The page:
When you move from the US to Canada, it’s a fairly minor adjustment, aside from the normal stress of moving house at all. A lot of the chain stores you’re used to are still available – no Kohls or Target (shed a tear for Target, whose Canadian enterprise went spectacularly belly-up), but there’s still Whole Foods and Marshall’s, and Costco even seamlessly accepts your membership card. (Though they do take a different credit card.)

So it’s the little differences that give you a moment’s pause. Why do the kids’ chicken fingers always come with “plum sauce?” Why are ketchup flavored potato chips so popular? Why do Wheat Thins look and taste different from the Wheat Thins back home, even though the box design is identical down to the font? What is the deal with all these tiny cucumbers? How do I deal with milk that comes in bags?

bagged milk at the supermarket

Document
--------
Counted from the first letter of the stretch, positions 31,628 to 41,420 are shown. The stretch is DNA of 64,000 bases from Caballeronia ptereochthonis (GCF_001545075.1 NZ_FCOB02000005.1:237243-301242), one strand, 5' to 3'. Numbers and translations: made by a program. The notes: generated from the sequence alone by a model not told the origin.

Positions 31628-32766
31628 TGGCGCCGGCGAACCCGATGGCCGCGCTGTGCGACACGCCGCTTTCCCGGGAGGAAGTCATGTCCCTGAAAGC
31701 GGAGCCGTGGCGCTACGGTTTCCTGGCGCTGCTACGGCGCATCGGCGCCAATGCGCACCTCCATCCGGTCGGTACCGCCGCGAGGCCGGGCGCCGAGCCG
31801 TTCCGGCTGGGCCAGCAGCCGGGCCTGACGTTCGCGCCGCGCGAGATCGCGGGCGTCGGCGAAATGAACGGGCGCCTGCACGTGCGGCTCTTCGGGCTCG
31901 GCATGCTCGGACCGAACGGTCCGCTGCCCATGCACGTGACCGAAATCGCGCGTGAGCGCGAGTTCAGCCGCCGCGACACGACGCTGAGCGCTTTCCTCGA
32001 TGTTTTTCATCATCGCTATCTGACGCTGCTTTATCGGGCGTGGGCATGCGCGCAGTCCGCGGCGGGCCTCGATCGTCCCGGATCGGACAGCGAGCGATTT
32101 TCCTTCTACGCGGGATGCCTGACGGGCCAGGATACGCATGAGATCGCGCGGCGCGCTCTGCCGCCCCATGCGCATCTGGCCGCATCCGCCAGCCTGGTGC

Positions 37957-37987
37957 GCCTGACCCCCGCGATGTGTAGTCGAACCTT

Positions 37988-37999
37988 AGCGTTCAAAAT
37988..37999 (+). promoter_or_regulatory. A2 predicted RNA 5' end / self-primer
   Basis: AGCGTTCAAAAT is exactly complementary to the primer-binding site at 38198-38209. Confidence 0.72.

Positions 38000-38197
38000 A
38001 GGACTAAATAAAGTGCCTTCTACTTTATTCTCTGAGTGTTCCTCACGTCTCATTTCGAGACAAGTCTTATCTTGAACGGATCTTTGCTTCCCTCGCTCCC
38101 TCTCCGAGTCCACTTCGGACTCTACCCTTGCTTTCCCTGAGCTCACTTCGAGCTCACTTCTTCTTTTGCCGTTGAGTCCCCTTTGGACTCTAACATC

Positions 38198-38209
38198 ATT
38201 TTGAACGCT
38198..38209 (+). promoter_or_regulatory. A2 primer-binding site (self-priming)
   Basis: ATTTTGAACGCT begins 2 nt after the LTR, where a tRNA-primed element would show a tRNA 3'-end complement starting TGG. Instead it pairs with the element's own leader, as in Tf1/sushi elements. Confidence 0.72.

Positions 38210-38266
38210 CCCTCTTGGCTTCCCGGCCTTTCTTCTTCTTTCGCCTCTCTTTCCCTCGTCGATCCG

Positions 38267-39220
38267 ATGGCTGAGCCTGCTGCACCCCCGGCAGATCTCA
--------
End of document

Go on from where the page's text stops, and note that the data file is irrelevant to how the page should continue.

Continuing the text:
To be clear, you don’t have to buy milk in bags. You can get cartons. But the bags are super convenient! You can buy 4 liters at a go, conveniently split into 3 bags (why 1.33 L is the working unit for milk, I have no idea) so you only need open one at a time, which keeps the others fresher for longer. Also you get to reuse your cute little plastic pitcher.

a bag of milk ready to go into the pitcher

Although I was totally prepared to embrace the bagged milk phenomenon, I encountered a few snags in execution. For one thing, a new bag of milk doesn’t fit completely into the pitcher – it protrudes, the liquid level sitting ominously atop the rim, looking like a spill waiting to happen.

look how high the milk level is!

Through talking to other bagged-milk consumers, I have learned that a crucial part of initial bag installation is the thumping – I thump the pitcher, with the milk bag still sealed (don’t do this after opening!), repeatedly on the countertop until the milk bag settles fully into the pitcher. Otherwise you can get a pocket of air at the bottom.